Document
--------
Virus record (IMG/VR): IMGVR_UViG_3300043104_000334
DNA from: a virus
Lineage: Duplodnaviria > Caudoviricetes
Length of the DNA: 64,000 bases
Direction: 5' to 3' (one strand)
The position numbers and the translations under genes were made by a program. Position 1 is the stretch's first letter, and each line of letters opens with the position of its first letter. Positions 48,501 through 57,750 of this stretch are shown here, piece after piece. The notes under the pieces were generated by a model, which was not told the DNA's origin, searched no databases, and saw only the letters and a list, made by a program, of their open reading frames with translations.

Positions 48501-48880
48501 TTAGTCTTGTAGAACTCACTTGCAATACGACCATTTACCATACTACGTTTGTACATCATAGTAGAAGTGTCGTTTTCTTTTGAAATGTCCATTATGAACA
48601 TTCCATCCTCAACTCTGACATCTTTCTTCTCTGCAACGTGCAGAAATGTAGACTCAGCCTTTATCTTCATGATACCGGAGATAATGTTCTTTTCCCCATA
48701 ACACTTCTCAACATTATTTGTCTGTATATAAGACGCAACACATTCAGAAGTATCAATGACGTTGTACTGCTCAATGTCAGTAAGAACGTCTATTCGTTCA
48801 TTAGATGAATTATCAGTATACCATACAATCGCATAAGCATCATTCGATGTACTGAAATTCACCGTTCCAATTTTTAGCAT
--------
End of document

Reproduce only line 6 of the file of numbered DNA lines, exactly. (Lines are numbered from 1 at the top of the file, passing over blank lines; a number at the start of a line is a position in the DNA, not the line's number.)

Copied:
The position numbers and the translations under genes were made by a program. Position 1 is the stretch's first letter, and each line of letters opens with the position of its first letter. Positions 48,501 through 57,750 of this stretch are shown here, piece after piece. The notes under the pieces were generated by a model, which was not told the DNA's origin, searched no databases, and saw only the letters and a list, made by a program, of their open reading frames with translations.